In a recent study observing the largest population of tube-fed infants ever documented, the parents of 425 tube-fed infants (with both nasogastric (NG) and Percutaneous endoscopic gastrostomy (PEG) tubes) were asked to document their children’s reactions to their feeding tube. Nearly all of these children had been tube-fed since birth. The study showed that over 56% of these tube-fed children fight with gagging and retching episodes daily and 50% vomit frequently. As expected, depending on which tube the children had, their side effects varied. What’s astonishing though is that both tubes (nasogastric (NG) and percutaneous gastrostomy (PEG) tube) come with significant negative side effects and that no significant correlations could be found between age, sex, underlying medical diagnoses, type of feeding tube, feeding schedules (bolus or continuous), and parental and child’s behavior regarding the feeding situation and duration of tube feeding. This means that these side effects are endemic to the tube and unless the tube is removed, they will remain!
This is a serious problem, especially since f.e. frequent vomiting can lead to malnutrition. Recent statistics in this field show that more than 33% of all tube fed children aged 0-12 months are malnourished as defined by the criteria of the World Health Organization (WHO).
The fact of avoiding these typical tube related symptoms by early tube weaning in itself also sets lots of developmental energy free which the infant will then be able to invest into its general and motor development.
Now, what are some of the reasons why transitioning to oral feeds can be difficult or seem nearly impossible for your baby?
As a medical doctor, I’ve spent more than 30 years of my professional career working in and with NICU’s around the world. Examining and observing thousands of pre-term babies and their first attempts at eating, these are some of the most common challenges I’ve seen them struggle with:
Guidelines for what to do with a tube-fed preemie
Given that all of these challenges exist and are present in one child or another, it is very hard to give general recommendations. However, there are some guidelines which make sense for almost any situation where a preemie baby has been born and is fed with a feeding tube.
Elements to follow:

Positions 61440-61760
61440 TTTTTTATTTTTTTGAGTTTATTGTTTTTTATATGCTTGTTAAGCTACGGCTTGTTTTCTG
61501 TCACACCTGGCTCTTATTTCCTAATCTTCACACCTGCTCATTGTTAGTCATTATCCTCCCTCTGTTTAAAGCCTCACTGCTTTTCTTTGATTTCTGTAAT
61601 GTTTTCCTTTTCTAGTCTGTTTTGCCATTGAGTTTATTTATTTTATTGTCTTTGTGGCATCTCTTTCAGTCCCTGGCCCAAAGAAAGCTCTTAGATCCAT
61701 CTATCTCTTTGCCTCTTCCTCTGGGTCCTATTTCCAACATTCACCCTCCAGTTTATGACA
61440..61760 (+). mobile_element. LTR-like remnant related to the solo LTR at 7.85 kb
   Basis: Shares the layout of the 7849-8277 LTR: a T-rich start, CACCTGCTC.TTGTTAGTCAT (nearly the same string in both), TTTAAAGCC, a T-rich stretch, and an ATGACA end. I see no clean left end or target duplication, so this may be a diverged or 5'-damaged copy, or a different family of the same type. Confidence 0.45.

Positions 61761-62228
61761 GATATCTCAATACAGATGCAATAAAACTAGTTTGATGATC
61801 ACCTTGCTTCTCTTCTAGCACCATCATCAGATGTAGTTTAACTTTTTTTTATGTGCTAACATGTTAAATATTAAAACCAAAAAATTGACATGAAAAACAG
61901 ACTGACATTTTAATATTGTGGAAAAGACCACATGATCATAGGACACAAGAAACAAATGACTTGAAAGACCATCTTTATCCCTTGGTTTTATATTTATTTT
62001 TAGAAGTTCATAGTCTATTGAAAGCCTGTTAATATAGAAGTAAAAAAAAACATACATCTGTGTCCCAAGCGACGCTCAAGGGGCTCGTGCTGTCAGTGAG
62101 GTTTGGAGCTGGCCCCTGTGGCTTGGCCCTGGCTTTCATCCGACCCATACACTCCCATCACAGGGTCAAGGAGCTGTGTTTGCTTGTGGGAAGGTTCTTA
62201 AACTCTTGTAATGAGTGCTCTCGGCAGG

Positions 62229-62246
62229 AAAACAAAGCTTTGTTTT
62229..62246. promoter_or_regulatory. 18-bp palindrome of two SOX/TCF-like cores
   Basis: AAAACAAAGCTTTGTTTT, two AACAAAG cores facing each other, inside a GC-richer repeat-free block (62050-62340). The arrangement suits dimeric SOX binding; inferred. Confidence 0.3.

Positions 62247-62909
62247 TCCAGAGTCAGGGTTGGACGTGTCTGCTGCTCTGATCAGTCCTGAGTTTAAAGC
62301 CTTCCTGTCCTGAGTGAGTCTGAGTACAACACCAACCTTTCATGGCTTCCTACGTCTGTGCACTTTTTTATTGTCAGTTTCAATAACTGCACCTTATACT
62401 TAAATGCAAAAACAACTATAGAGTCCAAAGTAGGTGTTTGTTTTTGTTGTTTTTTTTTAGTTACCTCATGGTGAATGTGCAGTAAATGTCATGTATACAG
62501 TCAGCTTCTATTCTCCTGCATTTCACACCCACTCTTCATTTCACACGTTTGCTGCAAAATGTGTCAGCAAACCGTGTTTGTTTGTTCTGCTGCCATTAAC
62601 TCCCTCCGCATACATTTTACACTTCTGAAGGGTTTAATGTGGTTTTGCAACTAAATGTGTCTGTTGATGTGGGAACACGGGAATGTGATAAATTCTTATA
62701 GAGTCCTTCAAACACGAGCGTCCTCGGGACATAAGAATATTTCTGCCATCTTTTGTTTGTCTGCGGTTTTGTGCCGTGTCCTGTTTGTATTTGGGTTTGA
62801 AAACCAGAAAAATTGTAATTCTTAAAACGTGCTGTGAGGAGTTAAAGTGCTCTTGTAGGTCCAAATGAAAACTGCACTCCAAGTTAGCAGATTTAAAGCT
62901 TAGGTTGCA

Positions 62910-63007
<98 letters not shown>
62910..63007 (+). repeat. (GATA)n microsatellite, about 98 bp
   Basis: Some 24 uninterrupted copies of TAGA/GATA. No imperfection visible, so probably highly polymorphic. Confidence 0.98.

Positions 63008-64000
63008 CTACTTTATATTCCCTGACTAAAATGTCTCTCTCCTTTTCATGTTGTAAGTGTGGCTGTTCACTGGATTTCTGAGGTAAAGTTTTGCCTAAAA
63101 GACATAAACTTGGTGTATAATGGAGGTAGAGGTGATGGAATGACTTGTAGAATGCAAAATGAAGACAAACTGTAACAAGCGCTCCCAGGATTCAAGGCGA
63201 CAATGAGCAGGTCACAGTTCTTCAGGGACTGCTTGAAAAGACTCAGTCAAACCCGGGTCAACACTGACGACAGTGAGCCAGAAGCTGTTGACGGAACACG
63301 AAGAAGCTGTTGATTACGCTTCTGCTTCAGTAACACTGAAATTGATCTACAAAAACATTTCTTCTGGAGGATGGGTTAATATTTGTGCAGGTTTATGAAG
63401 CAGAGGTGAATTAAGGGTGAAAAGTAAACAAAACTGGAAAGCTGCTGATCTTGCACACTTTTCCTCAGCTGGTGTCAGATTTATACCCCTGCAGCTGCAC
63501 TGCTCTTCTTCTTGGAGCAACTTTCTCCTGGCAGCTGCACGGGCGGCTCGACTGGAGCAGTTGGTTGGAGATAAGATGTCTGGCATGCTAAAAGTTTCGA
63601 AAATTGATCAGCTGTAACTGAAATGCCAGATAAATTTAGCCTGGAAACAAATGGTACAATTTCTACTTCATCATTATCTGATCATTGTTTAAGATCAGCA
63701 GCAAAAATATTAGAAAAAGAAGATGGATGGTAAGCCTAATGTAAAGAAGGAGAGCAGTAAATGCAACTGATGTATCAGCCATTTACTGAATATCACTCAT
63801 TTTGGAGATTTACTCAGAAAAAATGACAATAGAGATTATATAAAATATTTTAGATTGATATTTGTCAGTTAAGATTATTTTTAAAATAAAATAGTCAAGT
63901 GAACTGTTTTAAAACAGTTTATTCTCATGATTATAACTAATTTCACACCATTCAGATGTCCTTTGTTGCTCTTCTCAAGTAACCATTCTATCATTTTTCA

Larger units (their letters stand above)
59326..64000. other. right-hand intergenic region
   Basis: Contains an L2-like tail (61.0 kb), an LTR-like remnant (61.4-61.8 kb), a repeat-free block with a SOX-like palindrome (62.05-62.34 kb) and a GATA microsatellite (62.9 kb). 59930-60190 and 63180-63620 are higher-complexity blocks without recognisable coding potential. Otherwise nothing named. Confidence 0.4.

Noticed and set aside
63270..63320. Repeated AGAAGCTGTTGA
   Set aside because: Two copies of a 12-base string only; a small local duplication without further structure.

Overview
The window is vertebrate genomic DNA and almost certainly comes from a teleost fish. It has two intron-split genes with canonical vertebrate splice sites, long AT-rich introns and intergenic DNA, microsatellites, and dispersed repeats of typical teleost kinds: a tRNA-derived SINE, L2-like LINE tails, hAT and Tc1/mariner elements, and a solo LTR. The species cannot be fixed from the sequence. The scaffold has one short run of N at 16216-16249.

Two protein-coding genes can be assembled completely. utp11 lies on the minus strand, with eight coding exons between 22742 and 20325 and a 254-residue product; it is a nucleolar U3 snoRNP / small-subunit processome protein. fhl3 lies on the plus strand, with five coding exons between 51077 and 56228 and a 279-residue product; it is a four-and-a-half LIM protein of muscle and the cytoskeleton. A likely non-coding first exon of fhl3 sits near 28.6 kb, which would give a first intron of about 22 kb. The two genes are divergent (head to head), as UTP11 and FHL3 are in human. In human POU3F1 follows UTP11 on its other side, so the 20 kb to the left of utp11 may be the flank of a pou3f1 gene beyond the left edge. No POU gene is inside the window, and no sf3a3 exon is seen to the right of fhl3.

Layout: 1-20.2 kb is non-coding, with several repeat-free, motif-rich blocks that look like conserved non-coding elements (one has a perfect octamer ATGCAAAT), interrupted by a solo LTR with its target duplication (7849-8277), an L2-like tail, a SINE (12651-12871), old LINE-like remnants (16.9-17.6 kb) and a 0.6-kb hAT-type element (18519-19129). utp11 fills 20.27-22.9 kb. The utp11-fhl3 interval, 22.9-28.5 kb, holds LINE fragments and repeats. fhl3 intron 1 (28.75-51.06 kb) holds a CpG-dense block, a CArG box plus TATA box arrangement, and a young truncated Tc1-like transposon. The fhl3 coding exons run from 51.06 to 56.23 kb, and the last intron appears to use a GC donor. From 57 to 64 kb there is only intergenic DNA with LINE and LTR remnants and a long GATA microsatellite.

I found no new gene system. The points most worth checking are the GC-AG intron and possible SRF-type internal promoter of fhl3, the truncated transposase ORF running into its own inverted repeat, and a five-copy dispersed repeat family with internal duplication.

Find out if your medical team specifically wishes the tube feeding to be continued or gives your baby permission to transition to oral feeding. If you receive permission, start thinking about which medical organization you want to do the tube weaning with. Please, from the bottom of my heart, don’t try this alone on your own, it is potentially life-threatening for your child if you don’t know what you’re doing.
Since you’re not the first to go through this, I’ve asked a mother of a formerly tube-fed preemie to share with me how she went about choosing a medical partner for tube weaning her preemie. You can find her guide here.
Having helped wean hundreds of preemies from their feeding tube with my multi-disciplinary team at NoTube.com, these are some of the lessons I’ve learnt. Preemies are fighters and extremely tough. They’ve gone through so much to get to where they are and they will continue fighting! When challenged to learn how to eat orally by an experienced medical team advising parents what to do, preemies are well able to transit to oral feeding from and be fully orally sustaining by the 34th week or, in some cases, slightly earlier. During the tube weaning phase, a period of 2-4 weeks of slowed down weight development is normal and must be accepted. But it’s important to know that the task of tube weaning in prematurely born infants can only be achieved by intensive cooperation and trust between the nurses, doctors and parents!
I truly hope this article was helpful to you and would be glad to answer any comments here or to get in touch with me directly, just send me a message here!
Written by Marguerite Dunitz-Scheer, MD of notube.